Help us fill our Kindness Bucket! In conjunction with our #Kindness Campaign, write down something you did that was kind or made someone smile, and place it in the bucket. Patrons who participate will have their overdue fees waived during October. No overdue fees? Enjoy a free beverage from our Keurig machine. Stop by any Help Desk to participate. Limit one K-cup per person.

CLICK HERE for other programming related to this campaign

The last day to register to vote in-person is Tuesday 10/9

In addition to all of the other fabulous library offerings, we also offer voter registration. With the general election right around the corner, stop in soon to register! CLICK HERE to learn about ID requirements and answers to other FAQs about this service. If you're not sure if you are registered, please CLICK HERE.
Join instructor Stacy Freeman for an overview of the Google Suite (Google Chrome, Google Drive, Google Docs, etc.). This is a perfect class if you're new to Google products or want to learn about what options are available.  

Book Buzz Book Club meets Tuesday at 7:00p at Honey Hill Coffee Company in Wauconda for discussion of The Enchanted  by Rene Dendeld.

The wait is over!
Fall storytime is in session.
Be sure to check our calendar for more details.
Younger kids can be a part of our kindness campaign too. We will read We Are All Wonders together in class on Tuesday at 6:30p .  Discuss the topic, if you look with kindness you will always find wonder, then make an art project based off the illustration in the book. For Grades K-2

The Last Hours
by Minette Walters

Submitted by Terry S.
The Black Plague is at the center of this compelling and richly drawn out novel; an atmospheric and historically detailed look inside a community during the tragic period which devastated Europe in 1348. This is top notch historical fiction, new territory for Walters, who has penned a laundry list of superb mysteries set in England. She doesn’t disappoint, as this is a true page turner.  The Last Hours is the first in her Black Death Trilogy. Can’t wait for the sequel! (Adult Fiction)

Where the Crawdads Sing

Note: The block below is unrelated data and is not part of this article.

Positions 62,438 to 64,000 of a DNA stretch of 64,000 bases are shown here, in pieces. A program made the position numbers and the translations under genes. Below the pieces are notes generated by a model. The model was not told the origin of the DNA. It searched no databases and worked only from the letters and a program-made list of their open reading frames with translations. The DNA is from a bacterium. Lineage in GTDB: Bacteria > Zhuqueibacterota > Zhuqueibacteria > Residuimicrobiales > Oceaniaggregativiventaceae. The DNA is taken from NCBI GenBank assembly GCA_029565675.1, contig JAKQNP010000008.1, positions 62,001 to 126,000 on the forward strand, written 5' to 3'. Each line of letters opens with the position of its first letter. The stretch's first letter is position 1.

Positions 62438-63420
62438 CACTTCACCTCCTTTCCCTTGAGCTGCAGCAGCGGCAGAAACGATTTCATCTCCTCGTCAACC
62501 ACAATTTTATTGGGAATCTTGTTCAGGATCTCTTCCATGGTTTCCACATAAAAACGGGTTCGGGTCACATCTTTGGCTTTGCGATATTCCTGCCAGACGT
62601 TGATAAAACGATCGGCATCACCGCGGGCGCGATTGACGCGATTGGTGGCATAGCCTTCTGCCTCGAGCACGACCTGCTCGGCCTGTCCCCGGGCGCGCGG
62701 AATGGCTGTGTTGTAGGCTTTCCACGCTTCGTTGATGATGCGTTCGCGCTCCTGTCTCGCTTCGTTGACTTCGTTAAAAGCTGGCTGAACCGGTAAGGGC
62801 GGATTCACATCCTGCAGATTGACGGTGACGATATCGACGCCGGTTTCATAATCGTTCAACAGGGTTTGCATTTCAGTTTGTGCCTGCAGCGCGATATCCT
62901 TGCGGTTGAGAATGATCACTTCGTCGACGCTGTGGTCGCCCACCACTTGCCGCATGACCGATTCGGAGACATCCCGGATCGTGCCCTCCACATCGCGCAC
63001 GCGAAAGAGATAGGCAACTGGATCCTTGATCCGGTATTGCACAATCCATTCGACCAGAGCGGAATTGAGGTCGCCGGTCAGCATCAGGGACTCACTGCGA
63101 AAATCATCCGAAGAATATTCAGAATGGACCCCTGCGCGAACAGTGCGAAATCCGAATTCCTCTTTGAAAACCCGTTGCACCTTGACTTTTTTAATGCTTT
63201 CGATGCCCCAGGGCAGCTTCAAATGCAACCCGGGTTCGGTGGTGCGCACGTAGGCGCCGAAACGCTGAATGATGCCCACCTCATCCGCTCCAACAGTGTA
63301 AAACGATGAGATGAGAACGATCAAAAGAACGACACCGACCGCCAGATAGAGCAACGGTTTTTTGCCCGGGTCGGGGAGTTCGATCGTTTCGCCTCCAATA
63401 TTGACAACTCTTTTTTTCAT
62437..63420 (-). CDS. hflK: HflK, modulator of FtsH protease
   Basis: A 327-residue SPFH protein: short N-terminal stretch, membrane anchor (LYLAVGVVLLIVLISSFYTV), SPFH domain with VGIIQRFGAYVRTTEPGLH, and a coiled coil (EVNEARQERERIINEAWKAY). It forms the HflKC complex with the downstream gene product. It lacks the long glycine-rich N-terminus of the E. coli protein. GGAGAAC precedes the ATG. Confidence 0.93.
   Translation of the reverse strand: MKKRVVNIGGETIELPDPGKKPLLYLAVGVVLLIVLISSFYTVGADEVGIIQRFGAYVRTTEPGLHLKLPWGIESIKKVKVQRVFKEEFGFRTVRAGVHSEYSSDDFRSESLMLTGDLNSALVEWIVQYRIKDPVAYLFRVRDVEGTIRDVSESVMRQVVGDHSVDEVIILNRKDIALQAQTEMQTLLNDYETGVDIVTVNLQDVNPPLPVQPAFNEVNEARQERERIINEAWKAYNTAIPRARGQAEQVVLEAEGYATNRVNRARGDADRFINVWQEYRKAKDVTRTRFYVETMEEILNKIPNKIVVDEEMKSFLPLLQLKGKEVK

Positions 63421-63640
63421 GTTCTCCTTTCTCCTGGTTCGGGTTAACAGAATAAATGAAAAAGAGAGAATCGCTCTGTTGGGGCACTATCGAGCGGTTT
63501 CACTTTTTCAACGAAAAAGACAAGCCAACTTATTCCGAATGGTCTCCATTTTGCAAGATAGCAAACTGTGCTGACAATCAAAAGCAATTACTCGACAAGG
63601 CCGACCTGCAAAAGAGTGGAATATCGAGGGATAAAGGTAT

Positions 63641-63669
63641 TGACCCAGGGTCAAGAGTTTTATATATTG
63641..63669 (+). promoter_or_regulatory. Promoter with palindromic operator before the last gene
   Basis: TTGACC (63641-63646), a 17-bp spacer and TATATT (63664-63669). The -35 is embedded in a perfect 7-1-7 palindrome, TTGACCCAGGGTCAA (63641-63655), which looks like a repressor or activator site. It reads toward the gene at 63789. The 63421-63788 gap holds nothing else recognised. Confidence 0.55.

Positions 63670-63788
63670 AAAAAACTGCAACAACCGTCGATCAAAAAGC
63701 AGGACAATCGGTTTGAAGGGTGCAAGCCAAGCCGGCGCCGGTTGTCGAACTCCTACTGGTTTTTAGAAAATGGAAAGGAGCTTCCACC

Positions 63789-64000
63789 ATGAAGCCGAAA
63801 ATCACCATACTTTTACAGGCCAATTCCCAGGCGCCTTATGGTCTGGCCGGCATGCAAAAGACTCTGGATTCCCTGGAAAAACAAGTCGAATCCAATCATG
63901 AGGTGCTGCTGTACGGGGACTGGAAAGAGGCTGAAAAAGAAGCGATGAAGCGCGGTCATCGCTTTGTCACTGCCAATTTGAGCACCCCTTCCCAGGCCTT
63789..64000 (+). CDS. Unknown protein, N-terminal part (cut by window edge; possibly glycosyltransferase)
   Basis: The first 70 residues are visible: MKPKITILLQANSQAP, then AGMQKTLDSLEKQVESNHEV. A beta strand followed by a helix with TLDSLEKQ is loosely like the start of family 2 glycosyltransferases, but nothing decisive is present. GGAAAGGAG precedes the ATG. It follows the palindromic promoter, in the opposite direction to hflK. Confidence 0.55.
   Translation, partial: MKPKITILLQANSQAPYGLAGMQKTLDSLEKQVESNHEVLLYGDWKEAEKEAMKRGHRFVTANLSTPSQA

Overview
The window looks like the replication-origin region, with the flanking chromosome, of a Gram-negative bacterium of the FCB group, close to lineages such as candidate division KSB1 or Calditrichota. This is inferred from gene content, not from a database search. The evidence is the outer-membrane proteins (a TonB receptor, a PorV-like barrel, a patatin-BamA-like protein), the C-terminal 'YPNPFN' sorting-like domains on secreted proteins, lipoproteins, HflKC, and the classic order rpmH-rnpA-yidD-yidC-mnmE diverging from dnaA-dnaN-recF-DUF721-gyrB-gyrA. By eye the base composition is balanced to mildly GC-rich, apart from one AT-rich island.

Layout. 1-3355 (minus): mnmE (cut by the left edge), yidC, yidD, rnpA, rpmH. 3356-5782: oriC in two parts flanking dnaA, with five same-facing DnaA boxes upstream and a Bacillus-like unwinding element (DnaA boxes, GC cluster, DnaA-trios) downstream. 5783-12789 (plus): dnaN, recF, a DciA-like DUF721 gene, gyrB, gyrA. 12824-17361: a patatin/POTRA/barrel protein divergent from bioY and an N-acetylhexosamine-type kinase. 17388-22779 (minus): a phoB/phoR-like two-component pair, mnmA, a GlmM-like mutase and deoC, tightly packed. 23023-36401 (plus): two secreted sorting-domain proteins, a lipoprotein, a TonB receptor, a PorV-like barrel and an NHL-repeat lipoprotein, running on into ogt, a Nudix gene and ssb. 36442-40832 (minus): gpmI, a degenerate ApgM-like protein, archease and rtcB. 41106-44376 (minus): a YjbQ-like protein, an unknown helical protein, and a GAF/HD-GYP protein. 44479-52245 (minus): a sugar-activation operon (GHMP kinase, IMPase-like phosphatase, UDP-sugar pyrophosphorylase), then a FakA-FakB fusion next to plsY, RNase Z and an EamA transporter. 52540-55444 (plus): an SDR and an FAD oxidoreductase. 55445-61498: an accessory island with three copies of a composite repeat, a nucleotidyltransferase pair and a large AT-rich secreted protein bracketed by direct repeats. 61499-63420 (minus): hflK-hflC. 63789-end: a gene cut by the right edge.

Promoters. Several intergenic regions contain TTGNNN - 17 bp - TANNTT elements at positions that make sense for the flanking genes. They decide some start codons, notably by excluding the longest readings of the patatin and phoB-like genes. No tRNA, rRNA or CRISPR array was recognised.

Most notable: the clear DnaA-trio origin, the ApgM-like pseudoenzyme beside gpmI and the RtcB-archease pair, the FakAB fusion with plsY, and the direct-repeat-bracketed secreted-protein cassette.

by Delia Owens

Submitted by Terri S.
Rumors about the “Marsh Girl” have haunted the small town of Barkley Cove for years. When the town football star/heartbreaker is found dead, the rumor mill heats up as the community suspects the Marsh Girl, Kya, to have pushed him to his death. The gorgeous writing (and exquisite ode to the sultry beauty of Coastal North Carolina – you’ll want to go there!) combined with a heart-wrenching coming-of-age story makes this the perfect choice for those who enjoy the writings of Barbara Kingsolver and Sue Monk Kidd. It’s Reese Witherspoon’s September Book Club Choice, which has me hoping for a film adaptation. It would be gorgeous! (Adult Fiction)

Lily and Dunkin
by Donna Gephart

Submitted by Katie B.
An important story about the power of tolerance, acceptance, understanding, and kindness. This book may become more and more important in many young adults' lives. The story of Lily (a transgender teen) and Dunkin' (who suffers from bipolar disorder) takes you through many ups and downs, has you laughing with the characters one minute and then yelling at the book the next.
(Juvenile Fiction, Rebecca Caudill 2019)

Sachiko: A Nagasaki Bomb Survivor’s Story  
by Caren Stelson

Submitted by Katie B.
A striking story about a young girl who survived from the terror at home. The pages were difficult to read, because the book did such a fantastic job on representing the fear and helpless feelings Sachiko had felt over the time. I couldn't imagine how Sachiko had felt, as she saw her loved ones pass away in front of her eyes. It pains me seeing how one tragedy can drastically change a child's life and mind. One part that stood out to me was when Sachiko heard the Civil Rights movement in the U.S. on the radio. It was fascinating to hear how she was able to connect to the pains and the difficulties the individuals had faced in the U.S., based on her own experience when she was a young girl. Just like Sachiko was influenced by her own experience and other individuals like MLK Jr. and Helen Keller, I hope readers will learn and grow beyond who they are today. (Juvenile Nonfiction, Rebecca Caudill 2019)